While you were at a party or spending the evening with friends and family on New Year’s Eve, I was asleep. With a migraine to boot. (Yes, I added that fact for pity points.)
I spent the majority of January and February this year asleep. When I wasn’t at work, doing anything I felt was obligatory or spending time with family and friends, I was snoozing away.
I would wake up (late) and go to work (usually late), work and try not to fall asleep, drive home from work and try not to fall asleep some more, feed my dogs, go to my room, put on an audio book and listen to it until sleep took me at last. I didn’t even need to prick my finger on the spindle of a spinning wheel.
Sometimes I would sleep until the next morning – other times I would wake up between 10 pm and 1 or 2 am and stay awake until 4 or 5. Then the cycle would continue.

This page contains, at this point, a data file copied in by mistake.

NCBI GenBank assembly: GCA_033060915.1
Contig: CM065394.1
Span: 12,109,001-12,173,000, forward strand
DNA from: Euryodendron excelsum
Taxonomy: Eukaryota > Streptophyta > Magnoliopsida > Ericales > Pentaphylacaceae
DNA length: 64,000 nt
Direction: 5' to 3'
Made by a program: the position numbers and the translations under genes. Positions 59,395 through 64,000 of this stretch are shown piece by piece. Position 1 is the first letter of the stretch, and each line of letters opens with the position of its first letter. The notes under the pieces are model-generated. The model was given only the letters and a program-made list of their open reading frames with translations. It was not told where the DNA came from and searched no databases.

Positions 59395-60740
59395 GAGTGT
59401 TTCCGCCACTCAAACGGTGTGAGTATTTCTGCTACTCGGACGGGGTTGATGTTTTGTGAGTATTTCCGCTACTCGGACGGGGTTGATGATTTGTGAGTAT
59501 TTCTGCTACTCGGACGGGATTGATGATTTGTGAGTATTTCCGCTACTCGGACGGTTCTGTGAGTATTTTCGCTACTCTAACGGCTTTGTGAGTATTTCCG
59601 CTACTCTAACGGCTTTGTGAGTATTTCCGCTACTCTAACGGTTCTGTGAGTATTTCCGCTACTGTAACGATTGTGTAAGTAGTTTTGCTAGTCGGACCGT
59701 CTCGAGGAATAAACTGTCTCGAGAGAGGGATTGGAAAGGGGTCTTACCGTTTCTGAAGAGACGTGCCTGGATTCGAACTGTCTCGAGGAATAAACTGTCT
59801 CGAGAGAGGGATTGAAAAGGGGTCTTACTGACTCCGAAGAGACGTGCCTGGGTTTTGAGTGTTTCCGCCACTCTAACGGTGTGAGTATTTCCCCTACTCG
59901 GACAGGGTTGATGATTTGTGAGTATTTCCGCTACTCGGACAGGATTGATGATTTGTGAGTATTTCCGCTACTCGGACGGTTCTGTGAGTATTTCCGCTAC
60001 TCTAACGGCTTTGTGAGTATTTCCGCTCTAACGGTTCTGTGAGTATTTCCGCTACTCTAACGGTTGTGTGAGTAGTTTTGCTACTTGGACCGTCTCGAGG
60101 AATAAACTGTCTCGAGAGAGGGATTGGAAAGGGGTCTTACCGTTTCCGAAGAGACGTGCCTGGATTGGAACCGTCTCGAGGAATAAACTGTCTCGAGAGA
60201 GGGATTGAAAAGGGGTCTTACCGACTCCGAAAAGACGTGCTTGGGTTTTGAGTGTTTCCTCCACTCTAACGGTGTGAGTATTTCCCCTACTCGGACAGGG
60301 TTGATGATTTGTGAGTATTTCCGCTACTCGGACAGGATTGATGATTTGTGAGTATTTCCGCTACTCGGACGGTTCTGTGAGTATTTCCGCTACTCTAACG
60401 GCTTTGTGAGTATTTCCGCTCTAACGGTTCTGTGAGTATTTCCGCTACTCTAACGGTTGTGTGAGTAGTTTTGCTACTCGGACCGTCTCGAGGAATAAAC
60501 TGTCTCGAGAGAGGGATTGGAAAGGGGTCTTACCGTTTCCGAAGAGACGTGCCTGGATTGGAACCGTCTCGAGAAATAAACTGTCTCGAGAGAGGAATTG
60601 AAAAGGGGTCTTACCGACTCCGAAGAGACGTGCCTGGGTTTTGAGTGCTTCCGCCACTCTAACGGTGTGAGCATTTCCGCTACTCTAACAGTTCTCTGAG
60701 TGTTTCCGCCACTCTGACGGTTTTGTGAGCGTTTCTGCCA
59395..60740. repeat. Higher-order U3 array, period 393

I was just so tired. To be honest, I’m tired still. But at least I’m awake. Thank you, medication.
Insomnia and hypersomnia, which is excessive daytime tiredness and/or excessive sleeping, are two symptoms of depression (or are the cause of depression, science is unsure). A person with depression can have one, the other or both. Lucky us.
Depression makes me feel like the world, my world, is moving on without me and doesn’t need or want me to keep on turning. So, when the three good fairies put Aurora’s parents and their kingdom to sleep after her curse was enacted, I was more than a little jealous.
Why can’t the world stop when I stop? How is this fair? Where are Flora, Fauna and Merryweather when I need them?
One of the reasons I started this blog was to, not make up time because you can’t do that, but to use the time I do have. To make the most of it. (See goal two of this month.)
Depression has taken a lot of time from me. But it can’t take it all. I won’t let it.
Who sleeps like this? I mean, come on.